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Inguinal hernia

Inguinal hernias are protrusions of abdominal cavity contents through an area of the abdominal wall, commonly referred to as the groin, and known in anatomic language as the inguinal area or the myopectineal orifice. They are very common and their repair is one of the most frequently performed surgical operations. They usually arise as a consequence of the descent of the testis from the abdomen into the scrotum during early fetal life, and are therefore far more commonly seen in men than women. They present as painless bulges in the groin area that can become more prominent when coughing, straining, or standing up. The bulge commonly disappears on lying down. more...

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The presence of pain, or the inability to "reduce" the bulge back into the abdomen, usually indicates the onset of complications.

As the hernia progresses, contents of the abdominal cavity, such as the intestine, can descend into the hernia and run the risk of being strangulated within the hernia, causing an intestinal obstruction. If the blood supply of the portion of the intestine that is caught in the hernia is compromised, gut ischemia and gangrene can result, with serious consequences. The time of occurrence of complications is not predictable; some hernias can remain static for years, others can progress rapidly from the time of onset. Therefore, provided there are no serious co-existing medical problems, patients are advised to get the hernia repaired surgically at the earliest convenience after a diagnosis is made. Emergency surgery for complications such as obstruction and strangulation carry much higher risk than planned, "elective" procedures.

Despite the profusion of medical technology that is now available, the diagnosis of inguinal hernia rests on the history given by the patient and the physician's findings on examination of the groin. No tests are needed to confirm the problem.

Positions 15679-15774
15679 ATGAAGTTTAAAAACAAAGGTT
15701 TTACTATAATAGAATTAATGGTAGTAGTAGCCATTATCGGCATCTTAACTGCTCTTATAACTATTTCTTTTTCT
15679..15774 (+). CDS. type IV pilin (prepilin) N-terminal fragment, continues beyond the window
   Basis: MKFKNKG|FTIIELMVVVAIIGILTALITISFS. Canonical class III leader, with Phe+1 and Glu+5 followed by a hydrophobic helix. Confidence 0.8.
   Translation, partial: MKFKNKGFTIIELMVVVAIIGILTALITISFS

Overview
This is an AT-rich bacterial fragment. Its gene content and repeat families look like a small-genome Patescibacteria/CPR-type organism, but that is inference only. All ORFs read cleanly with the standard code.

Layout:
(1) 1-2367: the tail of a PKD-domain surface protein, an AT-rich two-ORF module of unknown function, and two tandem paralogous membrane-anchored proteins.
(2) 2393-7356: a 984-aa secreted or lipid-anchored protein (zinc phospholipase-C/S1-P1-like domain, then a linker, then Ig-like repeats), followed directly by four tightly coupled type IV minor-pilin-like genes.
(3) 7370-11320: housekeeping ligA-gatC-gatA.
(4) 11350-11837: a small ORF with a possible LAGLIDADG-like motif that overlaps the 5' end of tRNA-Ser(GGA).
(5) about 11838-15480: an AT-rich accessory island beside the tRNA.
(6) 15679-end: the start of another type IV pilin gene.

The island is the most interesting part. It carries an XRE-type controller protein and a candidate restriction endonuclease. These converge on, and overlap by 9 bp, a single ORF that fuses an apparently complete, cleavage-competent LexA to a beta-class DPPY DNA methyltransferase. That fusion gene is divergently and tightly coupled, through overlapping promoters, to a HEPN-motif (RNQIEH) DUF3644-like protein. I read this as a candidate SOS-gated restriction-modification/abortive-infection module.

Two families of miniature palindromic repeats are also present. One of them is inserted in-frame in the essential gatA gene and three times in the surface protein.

Surgical correction of inguinal hernia is a simple operation that is now done in most places as an ambulatory or "day surgery" procedure. A workable technique of repairing hernia was first described by Bassini in the 1800s; the Bassini technique was a "tension" repair, one in which the edges of the defect are simply sewn back together without any reinforcement or prosthesis. Although tension repairs are no longer the standard of care due to their high recurrence rates, long recovery period and severe post-operative pain, a few tension repairs are still in use today; these include the Shouldice and the Cooper's/McVay repair.

Almost all repairs done today are open "tension-free" repairs that involve the placement of a synthetic mesh to strengthen the inguinal region; some popular techniques include the Lichtenstein repair (flat mesh patch placed on top of the defect), Plug and Patch (mesh plug placed in the defect and covered by a Lichtenstein-type patch), Kugel (mesh device placed behind the defect), and Prolene Hernia System (2-layer mesh device placed over and behind the defect). The meshes used are typically made from polypropylene or polyester, although some companies market Teflon meshes and partially absorbable meshes. The operation is typically performed under local anesthesia, and patients go home within a few hours of surgery, often requiring no medication beyond over-the-counter pain relievers such as aspirin or acetaminophen. Patients are encouraged to walk and move around immediately post-operatively, and can usually resume all their normal activities within a week or two of operation. Recurrence rates are very low - one percent or less compared with over 10% for a tension repair.